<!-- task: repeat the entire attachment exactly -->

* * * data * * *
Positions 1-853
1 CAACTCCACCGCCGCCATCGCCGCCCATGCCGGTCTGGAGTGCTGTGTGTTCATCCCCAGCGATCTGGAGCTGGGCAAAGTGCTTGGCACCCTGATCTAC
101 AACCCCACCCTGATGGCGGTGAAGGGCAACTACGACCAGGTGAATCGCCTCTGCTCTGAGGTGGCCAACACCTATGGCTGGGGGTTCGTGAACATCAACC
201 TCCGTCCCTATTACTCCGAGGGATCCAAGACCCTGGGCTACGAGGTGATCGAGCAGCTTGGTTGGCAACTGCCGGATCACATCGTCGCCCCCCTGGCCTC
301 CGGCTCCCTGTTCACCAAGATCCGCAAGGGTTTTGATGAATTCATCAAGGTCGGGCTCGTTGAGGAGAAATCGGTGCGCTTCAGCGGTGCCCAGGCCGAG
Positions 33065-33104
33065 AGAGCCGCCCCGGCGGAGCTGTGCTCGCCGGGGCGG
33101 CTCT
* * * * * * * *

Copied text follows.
Positions 1-853
1 CAACTCCACCGCCGCCATCGCCGCCCATGCCGGTCTGGAGTGCTGTGTGTTCATCCCCAGCGATCTGGAGCTGGGCAAAGTGCTTGGCACCCTGATCTAC
101 AACCCCACCCTGATGGCGGTGAAGGGCAACTACGACCAGGTGAATCGCCTCTGCTCTGAGGTGGCCAACACCTATGGCTGGGGGTTCGTGAACATCAACC
201 TCCGTCCCTATTACTCCGAGGGATCCAAGACCCTGGGCTACGAGGTGATCGAGCAGCTTGGTTGGCAACTGCCGGATCACATCGTCGCCCCCCTGGCCTC
301 CGGCTCCCTGTTCACCAAGATCCGCAAGGGTTTTGATGAATTCATCAAGGTCGGGCTCGTTGAGGAGAAATCGGTGCGCTTCAGCGGTGCCCAGGCCGAG
Positions 33065-33104
33065 AGAGCCGCCCCGGCGGAGCTGTGCTCGCCGGGGCGG
33101 CTCT